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DCIM: Managing 'IT' the Right Way

By CIOReview | Monday, August 8, 2016

The ever-growing worldwide demand for new, agile, and more powerful enterprise applications, along with the economic benefits of consolidation of physical assets, has led to an unprecedented growth of data centers in both size and density. Constraints of space and power, along with the complexity of monitoring and managing a large data center, have given rise to a new category of tools with integrated processes—Data Center Infrastructure Management (DCIM). Once deployed, a comprehensive DCIM solution provides data center operations managers with a clear picture of all data center assets along with their connectivity and relationships to support vital infrastructures like networks, copper and fiber cable plants, and cooling systems.

DCIM tools provide data center operations managers with the ability to identify, locate, visualize and manage all physical data center assets, provision new equipments and confidently plan capacity for future growth and consolidation. These tools can also help control energy costs and increase operational efficiency. The spread out nature of the modern data center has led to new types of demands around utilization of resources and control.

As organizations continue to assimilate the flow of electronic data in humongous quantities, it has become imperative for them to pay greater attention to the infrastructure that holds the data and the increasing costs of its management. CFOs have traditionally tried to focus only on the investments in IT, software, and related necessities, including networking and services that are of utmost importance in maintaining a high performance data center. Now, with growing issues in data security, sustainability, compliance assurance, and capacity planning, businesses are under enormous pressure to deploy effective management systems to reduce costs while identifying and eliminating inefficiencies at the same time.

Leaders in the IT arena and decision makers of today are in desperate search for the insight and information that a true data center Infrastructure Management solution offers. There’s a growing need to be able to see, understand, and optimize the plethora of intricate interrelationships that drive the modern data center.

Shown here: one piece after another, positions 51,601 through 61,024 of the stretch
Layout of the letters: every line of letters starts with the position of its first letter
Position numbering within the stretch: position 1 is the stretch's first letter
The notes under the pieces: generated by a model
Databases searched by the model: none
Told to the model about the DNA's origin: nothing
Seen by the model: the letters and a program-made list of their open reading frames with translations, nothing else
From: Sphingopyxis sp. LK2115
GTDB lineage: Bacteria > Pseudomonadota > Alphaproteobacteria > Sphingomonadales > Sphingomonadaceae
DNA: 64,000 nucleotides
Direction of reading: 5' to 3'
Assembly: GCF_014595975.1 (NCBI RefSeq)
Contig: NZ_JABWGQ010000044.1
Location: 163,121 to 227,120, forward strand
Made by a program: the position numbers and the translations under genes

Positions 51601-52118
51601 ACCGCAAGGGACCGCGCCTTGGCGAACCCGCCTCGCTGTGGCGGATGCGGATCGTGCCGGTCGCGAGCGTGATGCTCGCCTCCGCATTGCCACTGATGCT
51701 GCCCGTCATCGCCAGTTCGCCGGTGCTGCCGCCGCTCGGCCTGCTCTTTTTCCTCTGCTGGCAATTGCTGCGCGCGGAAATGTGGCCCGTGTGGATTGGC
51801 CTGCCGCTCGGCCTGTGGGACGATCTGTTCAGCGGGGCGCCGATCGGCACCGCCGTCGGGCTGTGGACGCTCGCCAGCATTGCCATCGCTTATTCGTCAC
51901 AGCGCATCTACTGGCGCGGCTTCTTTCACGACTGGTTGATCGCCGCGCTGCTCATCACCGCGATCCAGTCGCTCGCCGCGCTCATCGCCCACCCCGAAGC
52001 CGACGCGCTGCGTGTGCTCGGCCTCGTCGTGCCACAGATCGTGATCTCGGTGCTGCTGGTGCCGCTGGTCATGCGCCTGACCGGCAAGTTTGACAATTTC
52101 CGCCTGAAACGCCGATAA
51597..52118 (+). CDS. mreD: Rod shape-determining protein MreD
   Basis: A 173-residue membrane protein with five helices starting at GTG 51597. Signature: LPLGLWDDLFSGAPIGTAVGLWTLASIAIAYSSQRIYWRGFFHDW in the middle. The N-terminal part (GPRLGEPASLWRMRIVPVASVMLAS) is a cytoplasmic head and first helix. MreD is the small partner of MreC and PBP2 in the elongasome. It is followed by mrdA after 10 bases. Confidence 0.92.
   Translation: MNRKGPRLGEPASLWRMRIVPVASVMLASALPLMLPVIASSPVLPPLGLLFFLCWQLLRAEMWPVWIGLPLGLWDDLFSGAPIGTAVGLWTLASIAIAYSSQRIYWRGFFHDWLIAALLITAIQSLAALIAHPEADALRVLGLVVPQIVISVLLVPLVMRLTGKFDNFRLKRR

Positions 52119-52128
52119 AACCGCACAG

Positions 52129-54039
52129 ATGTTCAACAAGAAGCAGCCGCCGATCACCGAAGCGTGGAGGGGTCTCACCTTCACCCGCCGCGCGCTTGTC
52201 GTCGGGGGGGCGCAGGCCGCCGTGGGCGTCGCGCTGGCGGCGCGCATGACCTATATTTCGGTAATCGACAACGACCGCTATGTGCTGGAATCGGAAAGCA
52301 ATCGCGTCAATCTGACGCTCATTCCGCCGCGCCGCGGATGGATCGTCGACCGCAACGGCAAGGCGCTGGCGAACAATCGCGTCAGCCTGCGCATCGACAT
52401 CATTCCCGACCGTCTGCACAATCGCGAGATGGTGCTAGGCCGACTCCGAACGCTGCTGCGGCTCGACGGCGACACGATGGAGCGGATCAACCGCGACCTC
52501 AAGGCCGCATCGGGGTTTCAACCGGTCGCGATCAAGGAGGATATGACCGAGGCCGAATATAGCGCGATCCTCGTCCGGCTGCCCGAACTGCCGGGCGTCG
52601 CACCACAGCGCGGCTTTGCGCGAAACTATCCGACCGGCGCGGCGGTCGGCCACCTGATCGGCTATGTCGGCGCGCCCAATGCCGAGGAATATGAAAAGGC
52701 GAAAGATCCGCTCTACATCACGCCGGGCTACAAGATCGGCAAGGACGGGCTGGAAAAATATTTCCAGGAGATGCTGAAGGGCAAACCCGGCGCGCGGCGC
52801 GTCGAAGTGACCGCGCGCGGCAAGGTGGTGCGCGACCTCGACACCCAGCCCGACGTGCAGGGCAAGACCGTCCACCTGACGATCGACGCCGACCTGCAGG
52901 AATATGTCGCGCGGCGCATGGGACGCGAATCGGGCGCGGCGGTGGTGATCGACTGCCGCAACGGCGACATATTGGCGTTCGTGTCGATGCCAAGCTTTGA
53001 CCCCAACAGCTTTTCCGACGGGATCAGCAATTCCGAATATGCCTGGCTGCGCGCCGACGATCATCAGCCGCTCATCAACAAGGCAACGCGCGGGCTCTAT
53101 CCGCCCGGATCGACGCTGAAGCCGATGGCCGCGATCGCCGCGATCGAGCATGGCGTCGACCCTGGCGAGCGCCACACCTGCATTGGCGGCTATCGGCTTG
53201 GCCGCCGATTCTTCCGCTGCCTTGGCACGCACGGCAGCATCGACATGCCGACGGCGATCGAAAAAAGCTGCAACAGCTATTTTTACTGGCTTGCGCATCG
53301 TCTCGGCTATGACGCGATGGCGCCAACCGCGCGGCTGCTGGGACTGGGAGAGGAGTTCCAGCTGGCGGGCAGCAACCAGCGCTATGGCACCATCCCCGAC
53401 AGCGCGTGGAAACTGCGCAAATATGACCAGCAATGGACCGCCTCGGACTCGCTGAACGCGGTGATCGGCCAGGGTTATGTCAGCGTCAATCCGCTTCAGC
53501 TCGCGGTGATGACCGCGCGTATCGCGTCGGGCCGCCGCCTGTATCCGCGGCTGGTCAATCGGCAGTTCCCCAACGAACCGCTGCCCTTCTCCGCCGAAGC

Reality Check

DCIM is about the Enterprise: A true and authentic DCIM solution could be scaled to manage a wide array of assets sitting in the world’s largest global IT infrastructure environments; all of the servers, switches, blades and the myriad of facilities and the building systems that constitute the physical infrastructure.

DCIM is about Management: Monitoring energy usage at the device level gives information about data—a single dimensional perspective on a specific device at a specific point in time, without context. The data must be deciphered, so you can make sense of it. Managing energy usage across the power chain calls for context rich information about all the interrelationships that exist between assets that is meaningful and actionable, and lets you track power all the way from the transformer on the street down to every device on every rack.

DCIM is the New Paradigm: DCIM has raised the bar high and is considered to be the new paradigm in efficiently managing the assets and assessing the performance of a data center. With data centers becoming more complex and advanced—both in terms of size and functionality—organizations are deploying a new set of advanced solutions that help keep an eye on data center resources and equipments and ensure enhanced efficiency and productivity.

Basic DCIM Components and Functions